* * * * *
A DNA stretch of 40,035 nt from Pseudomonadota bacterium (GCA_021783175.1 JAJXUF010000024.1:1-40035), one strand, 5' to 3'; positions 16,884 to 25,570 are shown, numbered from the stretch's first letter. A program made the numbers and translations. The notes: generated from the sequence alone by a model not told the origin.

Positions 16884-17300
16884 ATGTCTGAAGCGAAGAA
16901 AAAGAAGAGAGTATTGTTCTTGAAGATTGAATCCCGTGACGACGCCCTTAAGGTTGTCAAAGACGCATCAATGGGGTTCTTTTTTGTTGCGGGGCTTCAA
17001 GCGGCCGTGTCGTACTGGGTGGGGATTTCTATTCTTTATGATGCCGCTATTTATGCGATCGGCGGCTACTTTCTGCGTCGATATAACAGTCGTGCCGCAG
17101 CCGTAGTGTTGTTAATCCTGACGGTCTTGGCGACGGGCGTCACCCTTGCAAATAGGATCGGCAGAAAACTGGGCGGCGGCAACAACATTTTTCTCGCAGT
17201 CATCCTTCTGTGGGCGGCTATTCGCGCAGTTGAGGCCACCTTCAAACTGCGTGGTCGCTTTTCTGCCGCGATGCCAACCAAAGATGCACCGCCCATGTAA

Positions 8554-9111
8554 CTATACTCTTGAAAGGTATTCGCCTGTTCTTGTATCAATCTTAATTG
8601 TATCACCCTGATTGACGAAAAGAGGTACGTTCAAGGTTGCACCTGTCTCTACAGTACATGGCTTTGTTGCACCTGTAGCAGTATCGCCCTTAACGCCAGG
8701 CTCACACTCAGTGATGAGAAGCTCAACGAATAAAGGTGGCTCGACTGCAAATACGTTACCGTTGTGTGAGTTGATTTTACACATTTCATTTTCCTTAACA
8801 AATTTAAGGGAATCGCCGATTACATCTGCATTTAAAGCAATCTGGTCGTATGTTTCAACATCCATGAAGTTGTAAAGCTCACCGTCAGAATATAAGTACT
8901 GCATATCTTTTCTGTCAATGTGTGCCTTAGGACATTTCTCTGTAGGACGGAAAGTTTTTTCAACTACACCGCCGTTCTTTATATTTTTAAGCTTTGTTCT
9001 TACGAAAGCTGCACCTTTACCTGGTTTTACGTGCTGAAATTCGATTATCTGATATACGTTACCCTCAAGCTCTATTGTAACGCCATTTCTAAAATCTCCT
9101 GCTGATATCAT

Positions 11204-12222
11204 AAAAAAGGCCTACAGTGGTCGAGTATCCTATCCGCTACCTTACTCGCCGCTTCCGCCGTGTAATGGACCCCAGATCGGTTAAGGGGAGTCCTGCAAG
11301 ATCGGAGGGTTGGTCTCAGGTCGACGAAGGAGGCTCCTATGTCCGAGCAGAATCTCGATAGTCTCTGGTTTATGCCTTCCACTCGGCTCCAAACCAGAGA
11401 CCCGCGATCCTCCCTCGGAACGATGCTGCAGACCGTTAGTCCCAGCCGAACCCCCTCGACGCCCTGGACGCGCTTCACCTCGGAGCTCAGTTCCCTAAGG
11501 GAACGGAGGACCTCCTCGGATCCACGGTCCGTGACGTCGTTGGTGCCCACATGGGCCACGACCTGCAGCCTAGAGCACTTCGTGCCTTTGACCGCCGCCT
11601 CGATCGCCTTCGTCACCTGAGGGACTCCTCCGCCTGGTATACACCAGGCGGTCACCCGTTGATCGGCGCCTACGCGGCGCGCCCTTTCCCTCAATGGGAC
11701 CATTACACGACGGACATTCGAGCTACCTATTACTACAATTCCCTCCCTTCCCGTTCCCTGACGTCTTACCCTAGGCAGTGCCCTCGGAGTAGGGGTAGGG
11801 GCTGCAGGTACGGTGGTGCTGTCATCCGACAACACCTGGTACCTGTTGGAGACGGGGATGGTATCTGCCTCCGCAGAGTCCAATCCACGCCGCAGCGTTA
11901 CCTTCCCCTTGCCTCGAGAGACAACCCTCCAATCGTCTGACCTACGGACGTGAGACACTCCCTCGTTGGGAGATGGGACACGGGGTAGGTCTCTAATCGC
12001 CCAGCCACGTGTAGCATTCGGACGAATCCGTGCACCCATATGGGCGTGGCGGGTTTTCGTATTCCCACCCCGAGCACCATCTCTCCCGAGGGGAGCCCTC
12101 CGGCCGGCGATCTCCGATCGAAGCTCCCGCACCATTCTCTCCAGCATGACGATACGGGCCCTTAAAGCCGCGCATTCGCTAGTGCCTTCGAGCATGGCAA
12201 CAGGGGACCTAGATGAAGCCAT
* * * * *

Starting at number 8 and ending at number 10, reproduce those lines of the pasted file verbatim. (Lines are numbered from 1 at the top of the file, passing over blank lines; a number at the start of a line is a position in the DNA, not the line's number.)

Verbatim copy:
Positions 8554-9111
8554 CTATACTCTTGAAAGGTATTCGCCTGTTCTTGTATCAATCTTAATTG
8601 TATCACCCTGATTGACGAAAAGAGGTACGTTCAAGGTTGCACCTGTCTCTACAGTACATGGCTTTGTTGCACCTGTAGCAGTATCGCCCTTAACGCCAGG